Borderfields Rapeseed Oils – A review with recipes

image1 - Copy (25)When I was growing up in the 1970s, the only cooking oil I remember my mother using was an unnamed generic vegetable oil that was pale yellow, rather ‘thin’ in consistency and very bland.

Fortunately culinary oils have moved on in the past few years and now there is a huge variety available which then begs the question, which one do you choose? As we don’t fry food in our house and my husband has a heart condition, he likes extra virgin olive oil and swears by its healthy properties i.e. the Mediterranean diet. I find olive oil too rich and so I hunted around for an alternative: a lighter oil that was also good for you. What I eventually chose after some research (how did we ever manage without Google?) was gloriously golden rapeseed oil, which has less than half the saturated fat of olive oil. I’ve tried a few brands over the years and personally prefer it now to olive oil.

I was therefore very pleased to be asked by ‘My Foodie Heaven’, the Artisan & Speciality Food online magazine, to review ‘Borderfields’ cold pressed British rapeseed oil and a couple of their infused rapeseed oils. I was provided with a selection of oils and asked to review them honestly and come up with a couple of recipes if I was happy with the product. Luckily, I loved the product and had a lot of fun creating recipes with it.

Firstly, I’ll cover the technical stuff: Borderfields has a near perfect blend of Omega 3 and 6 which are considered to be essential fatty acids because the body cannot manufacture them, plus Omega 9. In fact the omega 3 content is ten times more than you find in olive oil. Borderfields is also a good source of Vitamin E which is known for its antioxidant properties. Borderfields rapeseed oil can be used as a healthy replacement for butter and when baking as well as for dressings, dips, roasts and stir fries.

image2 - Copy (19)I was keen to devise some recipes which would allow the flavour of the oil to shine through without overpowering the other ingredients so what I did first was to test out the garlic infused rapeseed oil on the humble potato. Many people swear by using goose fat for the best roast potatoes but of course vegetarians and vegans can’t eat that and even though I eat meat, for some reason I’m a little squeamish about using goose fat.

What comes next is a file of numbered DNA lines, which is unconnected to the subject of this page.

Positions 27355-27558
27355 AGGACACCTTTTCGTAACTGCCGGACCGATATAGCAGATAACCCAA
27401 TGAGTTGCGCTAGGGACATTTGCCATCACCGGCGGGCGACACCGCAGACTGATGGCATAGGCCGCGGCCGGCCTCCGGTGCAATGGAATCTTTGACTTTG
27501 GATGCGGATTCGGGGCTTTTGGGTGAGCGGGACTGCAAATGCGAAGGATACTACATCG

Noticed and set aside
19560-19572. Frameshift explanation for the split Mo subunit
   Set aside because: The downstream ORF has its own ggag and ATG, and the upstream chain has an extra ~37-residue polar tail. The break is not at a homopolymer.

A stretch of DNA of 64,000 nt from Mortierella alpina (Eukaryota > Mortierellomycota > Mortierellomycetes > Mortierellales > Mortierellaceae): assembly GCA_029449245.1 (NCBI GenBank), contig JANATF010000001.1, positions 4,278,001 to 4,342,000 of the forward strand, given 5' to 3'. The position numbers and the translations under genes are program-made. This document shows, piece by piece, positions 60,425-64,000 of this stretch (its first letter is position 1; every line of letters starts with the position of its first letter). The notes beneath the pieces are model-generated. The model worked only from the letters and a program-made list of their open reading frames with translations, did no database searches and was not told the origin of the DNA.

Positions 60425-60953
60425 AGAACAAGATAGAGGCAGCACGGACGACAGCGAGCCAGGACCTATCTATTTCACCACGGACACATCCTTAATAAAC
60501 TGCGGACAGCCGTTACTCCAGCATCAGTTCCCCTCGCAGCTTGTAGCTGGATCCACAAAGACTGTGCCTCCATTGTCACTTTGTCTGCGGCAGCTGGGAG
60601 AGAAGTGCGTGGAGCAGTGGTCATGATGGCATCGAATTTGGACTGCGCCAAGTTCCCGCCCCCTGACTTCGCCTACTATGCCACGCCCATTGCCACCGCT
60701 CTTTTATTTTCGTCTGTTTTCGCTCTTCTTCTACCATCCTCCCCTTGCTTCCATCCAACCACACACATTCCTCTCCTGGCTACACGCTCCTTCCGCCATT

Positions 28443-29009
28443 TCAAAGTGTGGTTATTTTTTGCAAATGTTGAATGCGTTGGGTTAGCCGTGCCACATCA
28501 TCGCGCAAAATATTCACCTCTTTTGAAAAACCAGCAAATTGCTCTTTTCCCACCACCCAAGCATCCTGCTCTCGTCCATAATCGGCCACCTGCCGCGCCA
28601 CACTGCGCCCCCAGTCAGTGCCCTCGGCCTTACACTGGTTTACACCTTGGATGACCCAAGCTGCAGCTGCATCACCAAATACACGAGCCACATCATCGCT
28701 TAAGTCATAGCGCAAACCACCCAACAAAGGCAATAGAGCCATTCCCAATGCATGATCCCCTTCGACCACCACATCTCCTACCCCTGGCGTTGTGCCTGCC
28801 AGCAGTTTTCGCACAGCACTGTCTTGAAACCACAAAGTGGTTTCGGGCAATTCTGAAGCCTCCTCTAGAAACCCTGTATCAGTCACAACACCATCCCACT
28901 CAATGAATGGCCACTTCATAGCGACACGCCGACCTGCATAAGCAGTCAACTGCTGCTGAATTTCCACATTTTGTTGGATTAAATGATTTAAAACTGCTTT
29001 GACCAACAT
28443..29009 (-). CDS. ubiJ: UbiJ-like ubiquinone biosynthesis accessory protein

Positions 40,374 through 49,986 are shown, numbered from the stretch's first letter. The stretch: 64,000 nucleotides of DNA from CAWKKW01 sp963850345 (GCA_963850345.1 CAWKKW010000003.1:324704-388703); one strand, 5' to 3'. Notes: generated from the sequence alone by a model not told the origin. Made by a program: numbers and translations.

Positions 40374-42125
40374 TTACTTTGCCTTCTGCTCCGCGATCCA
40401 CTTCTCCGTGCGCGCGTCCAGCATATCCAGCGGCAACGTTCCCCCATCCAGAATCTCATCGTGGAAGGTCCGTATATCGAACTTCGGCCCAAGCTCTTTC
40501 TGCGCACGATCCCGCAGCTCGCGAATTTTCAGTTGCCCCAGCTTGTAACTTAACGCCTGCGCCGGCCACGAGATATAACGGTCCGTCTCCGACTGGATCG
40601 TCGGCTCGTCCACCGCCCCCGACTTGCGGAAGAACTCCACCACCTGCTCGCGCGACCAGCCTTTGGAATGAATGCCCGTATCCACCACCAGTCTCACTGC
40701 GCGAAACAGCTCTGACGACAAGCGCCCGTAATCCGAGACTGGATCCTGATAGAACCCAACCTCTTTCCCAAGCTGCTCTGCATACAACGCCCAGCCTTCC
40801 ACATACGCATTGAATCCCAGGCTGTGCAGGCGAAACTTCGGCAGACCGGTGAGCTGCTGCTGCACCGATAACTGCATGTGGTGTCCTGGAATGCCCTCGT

So last weekend, I part boiled some Maris Piper potatoes, cut them into chunks and tipped them into a baking tray of hot garlic infused rapeseed oil, tossed them around and put them in a 200 degree C / Gas mark 7 / 400 degree F for 30 minutes. I then turned them over in the pan and put them back in the oven for another half hour. The result was the perfect roastie: soft and fluffy inside and crispy on the outside with a beautiful golden colour and a buttery taste that make you want to dive right in.

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Later in the week, I made spicy garlic potato wedges, also using the garlic infused rapeseed oil. Again, I part boiled the potatoes and cut them into chunky wedges, placed them in a tray of hot oil then sprinkled Barbecue Spice and chilli flakes (from the supermarket) over the top. These needed less time in the oven (same temperatures as for the roast potatoes) so I gave them 20 minutes, then turned them, then gave them 20 minutes more. These definitely had a kick to them and were crunchy and delicious. I found it hard not to keep taking one to ‘test’!

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One evening, we weren’t particularly hungry but fancied something light and flavoursome to eat. I thought a simple bruschetta would be a good idea as we were somewhat overwhelmed with tomatoes in our kitchen and we had some French bread that needed using up. Here’s what I came up with using Borderfields basil infused rapeseed oil: